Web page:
All clinicians who participated in the MDP were based in Europe, including Germany and Spain (n = 3 each); the Netherlands (n = 2); and Belgium, Czech Republic, Greece, Hungary, Ireland, Serbia, and the United Kingdom (n = 1 each). Most of the clinicians specialized in general rheumatology (n = 13, 86.7%), the majority reported their practice type to be a teaching hospital (n = 12, 80.0%), and most (60.0%) reported a practice size of 6–20 clinicians. The majority (n = 8, 53.3%) had 20 or more years of experience practicing medicine, and most had been involved in the development of RD treatment guidelines (n = 11, 73.3%).

Literature Review

Of the 300 abstracts screened, 14 articles were selected for full review. The 23 attributes identified from the literature review comprised the initial QoC attribute list presented in round 1.

Round 1

A total of 52 unique QoC attributes, across 14 themes, were reported. The greatest number of attributes were classified in the “treatment goals” and “remote monitoring” themes (n = 7). All clinicians (n = 5, 100.0%) identified access to care, access to information, patient involvement in decision-making, communication between patients and clinicians, ensuring that patients understand disease and treatment, coordination of treatment-based care among clinicians, monitoring in general, considering patient treatment preference, and an individualized treatment plan for patient care as important attributes for QoC.

Round 1 data informed revisions to the draft QoC attribute list provided to experts in round 2, which comprised 53 attributes across 14 themes.

Round 2

The critically important QoC attributes most frequently reported by clinicians (≥ 80.0%) were access to care/treatment, safety of treatment, and treatment adherence (n = 14, 93.3% each); access to clinicians and specialists, treatment initiation, monitoring of treatment efficacy, and impact on activities of daily living (n = 13, 86.7% each); and communication between patients and clinicians, reduction of complications of disease, treatment efficacy, and clinicians being up to date with current treatments and disease management approaches (n = 12, 80.0% each). The important, but not critical, QoC attributes most frequently reported (≥ 66.7%) were ensuring that family/significant others understand disease and treatment (n = 13, 86.7%); as well as access to supportive services, patient care, and counseling; active patient involvement in decision-making; and patient self-monitoring (n = 10, 66.7% each). Only one attribute was rated as “somewhat important” by more than half of the clinicians: patient access to remote monitoring technology (n = 8, 53.3%). Only two of the 53 attributes presented in round 2 were rated “not at all important,” each by only one clinician (6.7%): cost to implement remote monitoring technology and understanding patient characteristics.

Figure 2 presents clinicians’ ratings for QoC attributes (n = 31) reported as “critically important” by ≥ 53.3% of clinicians (n ≥ 8).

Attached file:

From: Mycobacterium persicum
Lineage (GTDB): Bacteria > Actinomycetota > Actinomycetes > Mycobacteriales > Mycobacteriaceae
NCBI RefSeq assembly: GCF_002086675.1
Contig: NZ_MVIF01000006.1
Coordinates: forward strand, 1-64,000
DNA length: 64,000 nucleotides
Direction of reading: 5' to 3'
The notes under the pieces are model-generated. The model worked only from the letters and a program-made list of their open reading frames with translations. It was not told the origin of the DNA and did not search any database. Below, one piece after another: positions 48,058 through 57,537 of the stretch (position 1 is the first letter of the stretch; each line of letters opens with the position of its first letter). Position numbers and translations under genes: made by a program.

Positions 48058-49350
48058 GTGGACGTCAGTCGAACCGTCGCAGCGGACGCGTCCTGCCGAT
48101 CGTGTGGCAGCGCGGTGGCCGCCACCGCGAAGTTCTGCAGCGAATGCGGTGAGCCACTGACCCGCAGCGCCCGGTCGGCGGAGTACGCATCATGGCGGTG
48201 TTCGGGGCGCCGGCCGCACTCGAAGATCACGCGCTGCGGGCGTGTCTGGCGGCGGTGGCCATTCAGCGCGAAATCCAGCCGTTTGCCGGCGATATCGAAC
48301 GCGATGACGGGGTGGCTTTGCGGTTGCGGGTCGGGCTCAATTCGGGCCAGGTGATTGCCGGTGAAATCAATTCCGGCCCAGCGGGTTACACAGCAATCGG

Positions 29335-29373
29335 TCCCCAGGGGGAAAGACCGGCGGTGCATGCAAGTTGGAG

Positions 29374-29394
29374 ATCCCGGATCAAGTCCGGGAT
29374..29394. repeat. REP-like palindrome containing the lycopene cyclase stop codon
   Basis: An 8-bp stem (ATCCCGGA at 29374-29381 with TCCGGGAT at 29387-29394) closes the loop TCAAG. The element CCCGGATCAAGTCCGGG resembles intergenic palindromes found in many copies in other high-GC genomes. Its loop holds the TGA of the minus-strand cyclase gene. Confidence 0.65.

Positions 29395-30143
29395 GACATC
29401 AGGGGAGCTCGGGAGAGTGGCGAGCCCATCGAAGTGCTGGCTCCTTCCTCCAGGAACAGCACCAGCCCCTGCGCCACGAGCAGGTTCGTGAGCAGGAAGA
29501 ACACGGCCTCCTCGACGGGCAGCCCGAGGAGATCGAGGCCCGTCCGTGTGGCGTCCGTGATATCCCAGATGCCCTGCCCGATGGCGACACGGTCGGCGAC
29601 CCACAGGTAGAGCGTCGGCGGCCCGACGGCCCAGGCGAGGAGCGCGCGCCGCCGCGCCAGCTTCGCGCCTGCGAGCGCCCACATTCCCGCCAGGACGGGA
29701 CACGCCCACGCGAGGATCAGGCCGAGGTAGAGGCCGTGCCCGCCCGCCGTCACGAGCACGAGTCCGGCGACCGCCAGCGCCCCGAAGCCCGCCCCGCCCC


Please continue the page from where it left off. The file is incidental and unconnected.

Fig. 2

Round 2 quality-of-care attribute ratings for the most critical attributes (n = 30)

Revisions to the Quality-of-Care Attribute List

While no attributes were removed following round 2, minor changes were made to the labels of some QoC attributes. Additional text was added to the attributes “maintain patient’s privacy,” “understanding patient characteristics,” and to the remote monitoring concepts in order to clarify these attributes. No new concepts were added to the QoC attribute list—only three clinicians (20.0%) suggested adding a new concept, with no more than one (6.7%) suggesting each specific attribute.

Round 3

The critically important QoC attributes most frequently reported (≥ 80.0%) were: access to care/treatment, access to clinicians and specialists, and treatment efficacy (n = 14, 93.3% each); treatment initiation, safety of treatment, and impact on activities of daily living (n = 13, 86.7% each); and communication between patients and clinicians, improved quality of life, and monitoring of treatment efficacy (n = 12, 80.0% each). The important, but not critical, QoC attributes most frequently reported (≥ 66.7%) were access to supportive services, patient care, and counseling; access to information/educational materials; active patient involvement in decision-making; ensuring that family/significant others understand disease and treatment; cost to hospital/facility; monitoring quality of life; and considering patient treatment preference (n = 10, 66.7% each). Only two attributes were rated “somewhat important” by over half of the clinicians: patient ability to use remote monitoring technology (n = 9, 60.0%) and patient access to remote monitoring technology (n = 8, 53.3%). Only two of the 53 attributes presented in round 2 were rated “not at all important,” each by only one clinician (6.7%): holistic treatment approaches and cost to implement remote monitoring technology.